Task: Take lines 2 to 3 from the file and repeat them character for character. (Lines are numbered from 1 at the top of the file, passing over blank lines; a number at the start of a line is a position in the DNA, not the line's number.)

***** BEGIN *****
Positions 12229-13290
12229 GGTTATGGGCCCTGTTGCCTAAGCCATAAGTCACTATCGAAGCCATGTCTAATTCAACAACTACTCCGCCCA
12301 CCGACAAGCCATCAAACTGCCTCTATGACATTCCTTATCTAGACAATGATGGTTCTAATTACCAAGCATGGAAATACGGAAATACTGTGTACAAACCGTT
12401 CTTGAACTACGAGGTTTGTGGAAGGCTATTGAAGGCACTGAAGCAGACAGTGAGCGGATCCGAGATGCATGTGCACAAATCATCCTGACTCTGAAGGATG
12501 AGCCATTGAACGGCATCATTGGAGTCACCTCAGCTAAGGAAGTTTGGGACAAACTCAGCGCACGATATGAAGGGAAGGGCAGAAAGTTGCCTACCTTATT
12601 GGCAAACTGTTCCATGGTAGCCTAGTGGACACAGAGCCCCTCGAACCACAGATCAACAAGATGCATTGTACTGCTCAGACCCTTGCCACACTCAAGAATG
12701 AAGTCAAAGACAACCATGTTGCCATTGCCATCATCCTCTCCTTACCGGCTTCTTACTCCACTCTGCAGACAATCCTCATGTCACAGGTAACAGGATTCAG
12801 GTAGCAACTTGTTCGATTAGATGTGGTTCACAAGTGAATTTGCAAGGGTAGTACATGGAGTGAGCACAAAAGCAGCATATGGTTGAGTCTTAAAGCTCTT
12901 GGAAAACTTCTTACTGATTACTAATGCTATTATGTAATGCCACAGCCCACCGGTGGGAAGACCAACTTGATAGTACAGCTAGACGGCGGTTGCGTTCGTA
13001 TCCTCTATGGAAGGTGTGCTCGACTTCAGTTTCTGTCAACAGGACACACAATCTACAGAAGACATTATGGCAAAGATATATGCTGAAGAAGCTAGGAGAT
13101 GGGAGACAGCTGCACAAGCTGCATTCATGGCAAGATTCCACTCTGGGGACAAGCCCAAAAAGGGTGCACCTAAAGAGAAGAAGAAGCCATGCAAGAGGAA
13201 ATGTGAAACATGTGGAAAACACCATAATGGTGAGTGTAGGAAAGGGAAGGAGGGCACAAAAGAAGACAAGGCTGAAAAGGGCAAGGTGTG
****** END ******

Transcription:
12229 GGTTATGGGCCCTGTTGCCTAAGCCATAAGTCACTATCGAAGCCATGTCTAATTCAACAACTACTCCGCCCA
12301 CCGACAAGCCATCAAACTGCCTCTATGACATTCCTTATCTAGACAATGATGGTTCTAATTACCAAGCATGGAAATACGGAAATACTGTGTACAAACCGTT